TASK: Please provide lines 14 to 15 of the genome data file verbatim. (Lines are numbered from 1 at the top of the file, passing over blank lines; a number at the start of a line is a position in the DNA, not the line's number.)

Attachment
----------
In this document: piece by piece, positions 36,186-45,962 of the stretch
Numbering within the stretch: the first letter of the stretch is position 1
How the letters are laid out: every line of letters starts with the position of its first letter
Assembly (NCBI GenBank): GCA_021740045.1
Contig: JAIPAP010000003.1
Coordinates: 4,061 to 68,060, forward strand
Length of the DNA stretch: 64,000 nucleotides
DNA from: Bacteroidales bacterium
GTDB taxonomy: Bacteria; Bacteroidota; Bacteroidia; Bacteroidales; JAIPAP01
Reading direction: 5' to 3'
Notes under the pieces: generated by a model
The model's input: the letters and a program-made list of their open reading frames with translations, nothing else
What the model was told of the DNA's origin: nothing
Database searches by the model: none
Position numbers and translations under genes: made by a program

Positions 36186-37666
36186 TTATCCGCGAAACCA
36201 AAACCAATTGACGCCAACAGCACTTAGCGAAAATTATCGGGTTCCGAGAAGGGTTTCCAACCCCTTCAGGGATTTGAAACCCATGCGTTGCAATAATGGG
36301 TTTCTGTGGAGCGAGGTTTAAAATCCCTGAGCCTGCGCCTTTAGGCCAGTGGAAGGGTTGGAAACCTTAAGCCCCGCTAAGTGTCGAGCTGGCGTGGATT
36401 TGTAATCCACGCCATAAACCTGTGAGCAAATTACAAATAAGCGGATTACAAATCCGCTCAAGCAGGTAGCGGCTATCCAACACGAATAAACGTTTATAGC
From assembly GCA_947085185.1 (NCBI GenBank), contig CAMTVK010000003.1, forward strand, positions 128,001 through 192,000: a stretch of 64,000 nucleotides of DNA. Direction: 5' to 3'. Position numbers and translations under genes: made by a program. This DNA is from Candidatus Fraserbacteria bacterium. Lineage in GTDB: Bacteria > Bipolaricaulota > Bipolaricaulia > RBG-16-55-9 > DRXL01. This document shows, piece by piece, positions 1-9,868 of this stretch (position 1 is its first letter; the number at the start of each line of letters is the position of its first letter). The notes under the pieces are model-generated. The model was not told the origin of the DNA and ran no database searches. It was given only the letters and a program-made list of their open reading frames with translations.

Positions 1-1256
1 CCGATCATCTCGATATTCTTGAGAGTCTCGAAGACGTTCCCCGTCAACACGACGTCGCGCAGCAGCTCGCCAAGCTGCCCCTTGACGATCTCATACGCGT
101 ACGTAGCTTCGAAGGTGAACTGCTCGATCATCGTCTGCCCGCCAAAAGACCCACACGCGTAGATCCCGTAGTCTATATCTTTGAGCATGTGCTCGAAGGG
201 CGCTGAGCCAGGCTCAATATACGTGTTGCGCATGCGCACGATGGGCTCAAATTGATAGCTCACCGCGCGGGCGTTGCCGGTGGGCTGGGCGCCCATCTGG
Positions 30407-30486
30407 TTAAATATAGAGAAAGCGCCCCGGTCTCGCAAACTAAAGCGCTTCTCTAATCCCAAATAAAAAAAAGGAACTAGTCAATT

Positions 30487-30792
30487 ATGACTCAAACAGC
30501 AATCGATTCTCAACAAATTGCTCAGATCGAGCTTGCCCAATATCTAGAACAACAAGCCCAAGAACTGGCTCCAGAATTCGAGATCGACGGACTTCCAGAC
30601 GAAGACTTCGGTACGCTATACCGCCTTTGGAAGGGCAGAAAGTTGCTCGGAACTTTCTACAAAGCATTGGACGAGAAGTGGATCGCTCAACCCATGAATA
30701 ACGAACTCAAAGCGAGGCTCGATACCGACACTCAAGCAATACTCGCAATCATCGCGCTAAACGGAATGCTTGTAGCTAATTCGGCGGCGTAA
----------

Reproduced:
Database searches by the model: none
Position numbers and translations under genes: made by a program